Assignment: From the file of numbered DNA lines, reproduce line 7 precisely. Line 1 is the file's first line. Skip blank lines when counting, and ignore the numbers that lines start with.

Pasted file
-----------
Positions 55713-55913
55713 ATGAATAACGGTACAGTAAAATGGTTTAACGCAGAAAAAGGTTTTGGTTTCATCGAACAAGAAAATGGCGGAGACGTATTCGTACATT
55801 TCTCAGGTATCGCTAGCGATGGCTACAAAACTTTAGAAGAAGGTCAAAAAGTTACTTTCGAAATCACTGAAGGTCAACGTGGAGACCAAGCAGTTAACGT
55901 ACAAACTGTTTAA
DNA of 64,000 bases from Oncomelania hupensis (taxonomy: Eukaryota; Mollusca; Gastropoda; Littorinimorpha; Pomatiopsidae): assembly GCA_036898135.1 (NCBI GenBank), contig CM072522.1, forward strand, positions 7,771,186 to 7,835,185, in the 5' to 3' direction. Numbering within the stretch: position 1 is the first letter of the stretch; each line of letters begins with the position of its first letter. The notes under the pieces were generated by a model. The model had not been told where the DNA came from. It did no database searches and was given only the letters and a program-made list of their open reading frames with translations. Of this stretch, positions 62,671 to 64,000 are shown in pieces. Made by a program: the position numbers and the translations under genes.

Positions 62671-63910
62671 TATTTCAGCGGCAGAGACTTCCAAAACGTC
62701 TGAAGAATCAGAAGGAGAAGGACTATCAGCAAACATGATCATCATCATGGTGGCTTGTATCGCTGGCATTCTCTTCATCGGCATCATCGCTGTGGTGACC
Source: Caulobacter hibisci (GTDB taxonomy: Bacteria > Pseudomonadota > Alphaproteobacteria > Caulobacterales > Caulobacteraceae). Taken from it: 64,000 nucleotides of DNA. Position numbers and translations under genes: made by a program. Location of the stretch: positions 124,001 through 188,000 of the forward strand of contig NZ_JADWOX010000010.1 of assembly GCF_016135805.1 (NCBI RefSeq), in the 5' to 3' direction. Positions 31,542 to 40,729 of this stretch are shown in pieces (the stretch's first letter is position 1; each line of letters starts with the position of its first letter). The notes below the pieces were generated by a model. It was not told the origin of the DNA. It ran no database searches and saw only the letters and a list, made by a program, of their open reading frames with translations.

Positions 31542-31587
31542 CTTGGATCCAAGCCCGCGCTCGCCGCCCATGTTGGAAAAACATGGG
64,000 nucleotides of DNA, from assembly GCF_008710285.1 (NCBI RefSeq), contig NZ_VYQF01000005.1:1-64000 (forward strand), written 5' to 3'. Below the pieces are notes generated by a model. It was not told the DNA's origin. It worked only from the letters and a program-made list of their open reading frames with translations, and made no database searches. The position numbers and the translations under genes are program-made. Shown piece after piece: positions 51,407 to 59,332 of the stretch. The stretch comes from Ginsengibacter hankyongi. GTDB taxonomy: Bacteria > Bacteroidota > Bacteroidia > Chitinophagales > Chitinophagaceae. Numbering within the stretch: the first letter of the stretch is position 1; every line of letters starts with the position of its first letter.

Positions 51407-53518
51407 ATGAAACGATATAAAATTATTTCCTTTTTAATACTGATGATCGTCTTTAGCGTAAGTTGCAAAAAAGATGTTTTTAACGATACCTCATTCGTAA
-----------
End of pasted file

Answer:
62671 TATTTCAGCGGCAGAGACTTCCAAAACGTC